Beyond the regulatory aspects for which purified extracts in Europe can fall into the category of "Novel Food", unless a consolidated consumption before 15 May 1997 can be proved (3), there are undoubtedly many reasons to privilege the preservation of the phytocomplex; this is not only in allegiance with the traditional use: many studies have shown that the coexistence of different classes of bioactive compounds can influence different targets/pathways, giving place to synergy, or modulate the action of the main active compound, modifying its bioaccessibility and bioavailability (4) and therefore behaving differently than the isolated and purified molecules (5).

Another interesting topic is that the different classes of bioactive compounds can counterbalance possible adverse effects (4, 6); this would explain why botanical extracts are generally well tolerated, although not totally free from adverse effects.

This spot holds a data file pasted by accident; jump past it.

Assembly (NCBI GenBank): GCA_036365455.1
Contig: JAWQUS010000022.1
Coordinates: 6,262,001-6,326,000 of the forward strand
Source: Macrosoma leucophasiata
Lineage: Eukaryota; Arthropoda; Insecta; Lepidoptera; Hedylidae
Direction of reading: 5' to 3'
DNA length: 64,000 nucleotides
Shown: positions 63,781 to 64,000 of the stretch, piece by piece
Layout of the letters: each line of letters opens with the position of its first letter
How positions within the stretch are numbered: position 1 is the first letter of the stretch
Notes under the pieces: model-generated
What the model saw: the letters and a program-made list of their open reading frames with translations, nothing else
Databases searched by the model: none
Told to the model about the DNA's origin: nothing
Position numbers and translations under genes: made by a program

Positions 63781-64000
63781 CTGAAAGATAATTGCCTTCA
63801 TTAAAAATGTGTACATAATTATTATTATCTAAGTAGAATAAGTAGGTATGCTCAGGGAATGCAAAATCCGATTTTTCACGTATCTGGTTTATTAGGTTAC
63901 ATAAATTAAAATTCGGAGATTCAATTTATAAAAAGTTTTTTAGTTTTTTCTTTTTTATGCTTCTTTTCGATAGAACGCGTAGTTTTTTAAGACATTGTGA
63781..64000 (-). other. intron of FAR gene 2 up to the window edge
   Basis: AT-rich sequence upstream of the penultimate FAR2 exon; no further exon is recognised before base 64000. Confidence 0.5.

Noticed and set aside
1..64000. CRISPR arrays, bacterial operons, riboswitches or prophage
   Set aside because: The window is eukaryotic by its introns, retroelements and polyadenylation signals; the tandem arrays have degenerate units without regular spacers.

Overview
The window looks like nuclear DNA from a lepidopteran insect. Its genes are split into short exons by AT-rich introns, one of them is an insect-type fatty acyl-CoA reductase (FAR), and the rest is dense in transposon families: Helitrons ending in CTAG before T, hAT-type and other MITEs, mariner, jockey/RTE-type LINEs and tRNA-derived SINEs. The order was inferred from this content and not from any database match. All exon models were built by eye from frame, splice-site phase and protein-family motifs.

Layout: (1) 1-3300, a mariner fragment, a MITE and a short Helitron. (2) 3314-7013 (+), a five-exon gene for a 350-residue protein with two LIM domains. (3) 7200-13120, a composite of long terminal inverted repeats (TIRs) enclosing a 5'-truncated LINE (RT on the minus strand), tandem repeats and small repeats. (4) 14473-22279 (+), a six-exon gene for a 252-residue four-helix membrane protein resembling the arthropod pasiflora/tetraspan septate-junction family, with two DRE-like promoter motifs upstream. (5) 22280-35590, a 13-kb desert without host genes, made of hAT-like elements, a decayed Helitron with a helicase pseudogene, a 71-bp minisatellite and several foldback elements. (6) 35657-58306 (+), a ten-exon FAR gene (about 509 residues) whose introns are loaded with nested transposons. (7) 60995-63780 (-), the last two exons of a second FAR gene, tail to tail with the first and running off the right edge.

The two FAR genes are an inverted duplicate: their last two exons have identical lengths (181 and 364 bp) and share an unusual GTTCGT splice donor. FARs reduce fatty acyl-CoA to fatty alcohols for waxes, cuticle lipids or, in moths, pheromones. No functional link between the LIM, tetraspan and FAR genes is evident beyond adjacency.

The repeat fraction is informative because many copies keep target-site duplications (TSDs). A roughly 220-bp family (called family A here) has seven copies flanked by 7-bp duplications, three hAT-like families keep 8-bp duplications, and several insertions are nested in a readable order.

To ensure the safety of a plant extract, as well as the quality, the first step is the correctness of the botanical species; in fact, similar species can contain different amounts of harmful compounds, making one species safer than the other. This is the case of cinnamon: while Ceylon cinnamon (Cinnamomum verum), highly prized for its aromatic profile, contains coumarin only in traces, the so-called Chinese cinnamon (Cinnamomum cassia ) contains larger quantities; since cases of hepatotoxicity in humans due to coumarin ingestion are known, the adulteration of the most valuable species with the cheapest one, deliberate or by default, is a matter not only of quality but also of safety (7). Genomic species identification (DNA barcoding) has made this selection much easier because it allows identifying the correct botanical species with a level of confidence higher than traditional qualitative tests; however, PCR techniques are not helpful when adulteration concerns the use of the correct species, but not of the declared part of the plant: for example, expensive Ginseng roots are often adulterated with cheaper leaves (8); in this case, the use of chromatographic techniques is fundamental, because the phytochemical profile of the roots is different from that of the leaves.